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Co-production in everyday life: Cat & Jacq Tell All

By rejbsan, on 4 September 2019

This blog was written by Jacq Miller and Catriona Duncan-Rees about what they’ve learned through co-production.

At the UCL Centre for Co-production in Health Research, we’ve found practicing co-production teaches us so much about it. So we’re wondering – what has co-production taught you? What projects have you tried? What’s gone wrong? We’ve invited Jacq Miller and Catriona Duncan-Rees to share what they’ve learned by co-producing. Let us know if you’d like to contribute your reflections here in future!

Catriona Duncan-Rees – Co-production as a way of life

Is co-production different to what we might do on a typical day in our busy lives? Cat – Co-production Advisor for Think Local Act Personal – tells us about one of hers and how co-production is not a ‘pilot’ or a ‘project’!

Here’s Monday:
1- Get up.
2- Make coffee.
3- Anticipate imminent morning chaos…
4- ‘Co-produce’ breakfast with four and six year old (or face a barrage of frustration because they can’t choose what they want)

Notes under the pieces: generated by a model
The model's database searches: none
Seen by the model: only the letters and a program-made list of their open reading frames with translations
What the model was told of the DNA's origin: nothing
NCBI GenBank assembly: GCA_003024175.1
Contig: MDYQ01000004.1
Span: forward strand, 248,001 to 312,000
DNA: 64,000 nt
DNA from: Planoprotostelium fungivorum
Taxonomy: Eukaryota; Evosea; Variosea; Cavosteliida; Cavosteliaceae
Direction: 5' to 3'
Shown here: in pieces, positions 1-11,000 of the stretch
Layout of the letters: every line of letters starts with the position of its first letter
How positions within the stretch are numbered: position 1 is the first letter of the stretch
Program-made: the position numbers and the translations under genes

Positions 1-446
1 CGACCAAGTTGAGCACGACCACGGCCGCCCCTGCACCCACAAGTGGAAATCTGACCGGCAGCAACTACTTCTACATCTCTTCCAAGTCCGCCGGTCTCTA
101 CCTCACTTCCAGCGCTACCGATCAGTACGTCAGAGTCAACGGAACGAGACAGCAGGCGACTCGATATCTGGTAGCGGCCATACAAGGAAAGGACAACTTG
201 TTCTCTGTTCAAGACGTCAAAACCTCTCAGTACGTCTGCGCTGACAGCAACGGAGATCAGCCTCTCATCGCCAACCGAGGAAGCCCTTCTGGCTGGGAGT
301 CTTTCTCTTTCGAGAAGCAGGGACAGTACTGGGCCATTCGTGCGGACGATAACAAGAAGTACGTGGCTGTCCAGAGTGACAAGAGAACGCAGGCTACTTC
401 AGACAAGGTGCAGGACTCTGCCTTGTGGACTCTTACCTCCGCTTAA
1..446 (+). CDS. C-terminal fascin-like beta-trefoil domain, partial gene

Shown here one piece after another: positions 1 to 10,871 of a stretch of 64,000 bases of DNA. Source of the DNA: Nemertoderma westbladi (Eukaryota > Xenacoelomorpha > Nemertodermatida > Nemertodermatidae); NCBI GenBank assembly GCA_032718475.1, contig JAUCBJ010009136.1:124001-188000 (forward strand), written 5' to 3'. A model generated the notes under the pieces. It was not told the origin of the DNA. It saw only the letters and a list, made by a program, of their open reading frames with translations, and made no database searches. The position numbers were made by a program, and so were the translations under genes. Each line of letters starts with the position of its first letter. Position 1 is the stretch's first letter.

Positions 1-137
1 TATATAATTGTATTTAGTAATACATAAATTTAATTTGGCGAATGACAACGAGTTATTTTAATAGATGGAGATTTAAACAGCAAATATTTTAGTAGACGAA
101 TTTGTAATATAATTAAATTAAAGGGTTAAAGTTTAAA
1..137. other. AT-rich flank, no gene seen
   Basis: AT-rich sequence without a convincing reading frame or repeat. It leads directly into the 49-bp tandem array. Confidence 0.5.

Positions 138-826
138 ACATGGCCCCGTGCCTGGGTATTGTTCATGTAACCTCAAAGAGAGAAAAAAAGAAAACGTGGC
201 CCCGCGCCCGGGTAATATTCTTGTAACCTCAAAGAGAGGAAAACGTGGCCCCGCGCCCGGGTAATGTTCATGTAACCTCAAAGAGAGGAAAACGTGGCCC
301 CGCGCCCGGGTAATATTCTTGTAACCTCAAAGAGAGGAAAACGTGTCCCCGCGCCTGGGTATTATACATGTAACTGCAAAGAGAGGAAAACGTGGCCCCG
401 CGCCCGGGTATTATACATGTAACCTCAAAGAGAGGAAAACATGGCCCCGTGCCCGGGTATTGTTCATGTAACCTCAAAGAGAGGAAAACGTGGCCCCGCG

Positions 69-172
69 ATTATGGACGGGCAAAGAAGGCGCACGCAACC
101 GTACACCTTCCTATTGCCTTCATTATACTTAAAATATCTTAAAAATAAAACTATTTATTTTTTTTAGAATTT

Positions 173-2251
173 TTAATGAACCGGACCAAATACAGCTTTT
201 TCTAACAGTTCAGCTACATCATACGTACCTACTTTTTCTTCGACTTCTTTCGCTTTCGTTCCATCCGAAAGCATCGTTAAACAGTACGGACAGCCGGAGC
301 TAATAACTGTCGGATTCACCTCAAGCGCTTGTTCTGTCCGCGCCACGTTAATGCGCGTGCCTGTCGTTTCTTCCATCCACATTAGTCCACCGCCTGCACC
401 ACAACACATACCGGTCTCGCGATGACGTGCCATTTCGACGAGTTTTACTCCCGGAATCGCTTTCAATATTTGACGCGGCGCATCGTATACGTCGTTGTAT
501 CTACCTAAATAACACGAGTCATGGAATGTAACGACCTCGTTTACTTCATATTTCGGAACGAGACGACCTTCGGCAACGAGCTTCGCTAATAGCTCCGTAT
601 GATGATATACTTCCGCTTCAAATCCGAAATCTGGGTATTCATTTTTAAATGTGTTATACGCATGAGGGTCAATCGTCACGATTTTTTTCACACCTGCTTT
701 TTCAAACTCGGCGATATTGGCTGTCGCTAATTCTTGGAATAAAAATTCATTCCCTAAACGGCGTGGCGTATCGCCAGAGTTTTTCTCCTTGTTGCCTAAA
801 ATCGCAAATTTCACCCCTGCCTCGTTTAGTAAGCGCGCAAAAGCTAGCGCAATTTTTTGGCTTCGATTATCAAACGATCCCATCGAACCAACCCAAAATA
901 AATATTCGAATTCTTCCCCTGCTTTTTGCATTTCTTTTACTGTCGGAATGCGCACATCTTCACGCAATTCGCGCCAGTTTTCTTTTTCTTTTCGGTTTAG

5- Inform teenager he can make his own breakfast because he ‘doesn’t need me to do it for him’ (Working hard on breaking the dependency culture!)
6- Consult four and six year old about why it is in their best interests to get dressed. Ask if they want to take the risk of being late, or taken to pre-school/school in their PJs.
7- Facilitate creative conversation to help three and five year old understand the need to get dressed!
8- Inform children it’s time to get in the car.
9- Attempt to coerce children into the car. Further outburst of frustration.
10- Remember they are four and six and their perspective on life is somewhat different to mine. Opt for ‘inject some more fun, creativity, and time’ and risk being late (again!)
11- Arrive at school late (again!).
12- Visualise coffee. In mug. Now cold.
13- Return home. Microwave coffee. Turn on laptop…

Co-production for me is a way of living life. It’s not an add-on. It’s the way we do things. Interactions with family and friends are reciprocal. We care about what matters to each other. Interactions happen on a number of levels: 1:1, as a family unit, often they include friends, family and other people outside of the immediate family.

I want my children to be free to express themselves, to make best use of their skills and talents. But, I also have a responsibility to make sure they are safe, learn about independence and interdependence, and are able to respect the needs of others.